WB aid to SL up by $300m a year

Joint Country Partnership Strategy with Govt. to ensure level playing field in Health, Education and Social sectors across the country

The World Bank (WB) in ramping up its support to Sri Lanka - lending approximately $500 million annually, from 2013, against $200 million annually earlier, and working with the government to ensure a level playing field in the distribution of minimum services in Health, Education and Social sectors across the island.

Under the Bank’s 4-year, to 2016, Country Partnership Strategy (CPS) for Sri Lanka, approved by its Washington-based Board of directors on Tuesday, the funds come from the Bank’s two lending subsidiaries- IDA and IBRD, at different interest rates, but still, lower than commercial banks.

WB’s Country Director for Sri Lanka and the Maldives, Diarietou Gaye told the Sunday Times in an interview that, they were shifting from the traditional practice in the past, of having Bank-initiated projects run parallel to government projects, and would now work with the government in its own, budgeted programmes.

“In such an exercise, you don’t need separate staff, as you work with existing staff in these programmes. The benefit of linking up with State projects is that, money is more predictable and monitoring is easier, because we work together with the government in realising a set of goals and objectives,” she said.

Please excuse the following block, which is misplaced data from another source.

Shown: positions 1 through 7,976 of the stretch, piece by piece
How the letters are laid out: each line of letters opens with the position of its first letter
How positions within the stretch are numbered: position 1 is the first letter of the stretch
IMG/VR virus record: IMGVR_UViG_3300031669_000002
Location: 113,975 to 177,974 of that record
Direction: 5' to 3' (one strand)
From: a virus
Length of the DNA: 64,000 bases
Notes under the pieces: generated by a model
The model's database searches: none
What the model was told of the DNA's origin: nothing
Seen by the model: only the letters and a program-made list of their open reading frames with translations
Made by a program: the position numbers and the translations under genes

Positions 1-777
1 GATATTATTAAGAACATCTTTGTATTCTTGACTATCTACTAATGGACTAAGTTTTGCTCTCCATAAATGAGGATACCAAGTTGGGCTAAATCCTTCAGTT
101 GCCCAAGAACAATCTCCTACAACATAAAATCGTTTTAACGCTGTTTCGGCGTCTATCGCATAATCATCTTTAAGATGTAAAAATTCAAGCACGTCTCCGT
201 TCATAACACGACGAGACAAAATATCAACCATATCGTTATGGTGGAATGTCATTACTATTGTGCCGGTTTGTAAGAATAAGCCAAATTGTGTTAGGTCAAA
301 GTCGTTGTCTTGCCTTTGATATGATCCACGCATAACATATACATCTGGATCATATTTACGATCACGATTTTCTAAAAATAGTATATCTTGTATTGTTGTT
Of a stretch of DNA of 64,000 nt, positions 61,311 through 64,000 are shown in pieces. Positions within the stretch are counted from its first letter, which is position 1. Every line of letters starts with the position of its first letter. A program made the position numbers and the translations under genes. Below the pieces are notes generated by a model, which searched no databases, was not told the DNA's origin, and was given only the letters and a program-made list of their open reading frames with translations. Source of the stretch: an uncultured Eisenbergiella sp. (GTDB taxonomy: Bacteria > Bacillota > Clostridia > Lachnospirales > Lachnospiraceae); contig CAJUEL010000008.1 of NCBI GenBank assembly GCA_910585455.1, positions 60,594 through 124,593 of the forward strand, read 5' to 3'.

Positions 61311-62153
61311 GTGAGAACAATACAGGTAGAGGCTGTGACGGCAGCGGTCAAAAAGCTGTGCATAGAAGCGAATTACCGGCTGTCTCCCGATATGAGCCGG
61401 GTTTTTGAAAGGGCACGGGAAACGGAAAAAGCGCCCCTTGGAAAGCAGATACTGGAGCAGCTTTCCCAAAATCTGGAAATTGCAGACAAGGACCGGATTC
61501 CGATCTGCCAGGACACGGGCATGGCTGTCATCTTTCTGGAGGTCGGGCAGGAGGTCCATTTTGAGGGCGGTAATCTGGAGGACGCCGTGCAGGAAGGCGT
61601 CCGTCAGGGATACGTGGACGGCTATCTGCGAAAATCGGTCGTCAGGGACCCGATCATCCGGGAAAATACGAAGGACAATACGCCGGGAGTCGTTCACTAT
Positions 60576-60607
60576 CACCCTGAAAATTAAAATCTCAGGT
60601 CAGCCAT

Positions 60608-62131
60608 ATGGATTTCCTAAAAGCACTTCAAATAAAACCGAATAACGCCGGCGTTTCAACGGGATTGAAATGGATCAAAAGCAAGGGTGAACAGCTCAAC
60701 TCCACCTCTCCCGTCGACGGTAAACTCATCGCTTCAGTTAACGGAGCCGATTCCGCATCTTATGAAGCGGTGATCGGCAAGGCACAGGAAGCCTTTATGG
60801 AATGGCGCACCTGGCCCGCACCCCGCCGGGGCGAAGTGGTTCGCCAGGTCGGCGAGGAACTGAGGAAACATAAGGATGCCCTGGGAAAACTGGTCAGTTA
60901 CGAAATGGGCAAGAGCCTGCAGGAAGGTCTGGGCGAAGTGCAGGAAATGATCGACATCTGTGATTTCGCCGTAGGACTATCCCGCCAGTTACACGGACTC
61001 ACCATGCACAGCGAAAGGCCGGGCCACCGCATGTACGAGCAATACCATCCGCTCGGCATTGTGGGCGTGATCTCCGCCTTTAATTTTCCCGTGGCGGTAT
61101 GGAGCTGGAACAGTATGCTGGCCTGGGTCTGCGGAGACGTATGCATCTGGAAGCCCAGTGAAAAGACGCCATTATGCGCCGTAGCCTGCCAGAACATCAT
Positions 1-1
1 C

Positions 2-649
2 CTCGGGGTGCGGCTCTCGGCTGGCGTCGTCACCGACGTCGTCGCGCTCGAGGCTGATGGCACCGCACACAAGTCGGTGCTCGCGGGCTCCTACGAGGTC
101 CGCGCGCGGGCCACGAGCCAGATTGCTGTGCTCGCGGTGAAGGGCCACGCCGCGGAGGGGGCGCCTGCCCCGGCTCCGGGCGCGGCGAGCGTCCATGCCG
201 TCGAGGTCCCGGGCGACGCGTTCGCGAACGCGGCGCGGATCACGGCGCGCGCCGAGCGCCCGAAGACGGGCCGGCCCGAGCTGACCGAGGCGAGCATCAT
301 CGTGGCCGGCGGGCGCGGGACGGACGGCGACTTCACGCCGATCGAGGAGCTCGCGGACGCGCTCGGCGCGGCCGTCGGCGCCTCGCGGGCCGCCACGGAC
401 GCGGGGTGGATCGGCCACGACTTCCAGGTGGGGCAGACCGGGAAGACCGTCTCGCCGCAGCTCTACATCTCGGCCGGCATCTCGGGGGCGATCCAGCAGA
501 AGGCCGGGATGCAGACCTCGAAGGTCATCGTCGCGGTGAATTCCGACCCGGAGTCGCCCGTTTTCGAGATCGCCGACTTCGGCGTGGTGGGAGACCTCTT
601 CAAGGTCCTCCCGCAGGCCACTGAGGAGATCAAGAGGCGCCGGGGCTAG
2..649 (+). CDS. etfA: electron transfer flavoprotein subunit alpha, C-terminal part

An important element in the new CPS is to ensure people in all regions have access to minimum services, which means uplifting services in deprived areas, to standards available in more advanced regions.

In finalising the country programme, the Bank consulted various segments of the community, including politicians, the media, the private sector, community workers and farmers. Its discussions in Jaffna revealed one salient point: Young people there, want to move forward, leave the past behind and be treated equally with the rest of the country.

“People (in the north) are tired of us talking about what happened in the past. They want to move forward, and are (also) sick and tired of being treated as separate entities - North and East. They say, they want to be part of an integrated country,” she said, adding that these are being tackled in the programme, through ensuring equality for all in services across all regions.

“The government also would want to see a level playing field where programmes ensure that minimum services are available with access to all, irrespective of the region.”

The first project under the CPS is a nationwide $200 million-funded Health programme providing a minimum standard of service in all regions including lagging areas. A Bank team is currently in Sri Lanka, working with the government to develop a project dealing with uplifting facilities in hospitals, improving nutrition content in weaker areas, and enhancing the capacity of the Health Ministry and local government to manage their resources.

Other programmes are the metro Colombo development, Education reforms and Skills development ensuring school children are provided with the skills needed in the job market.

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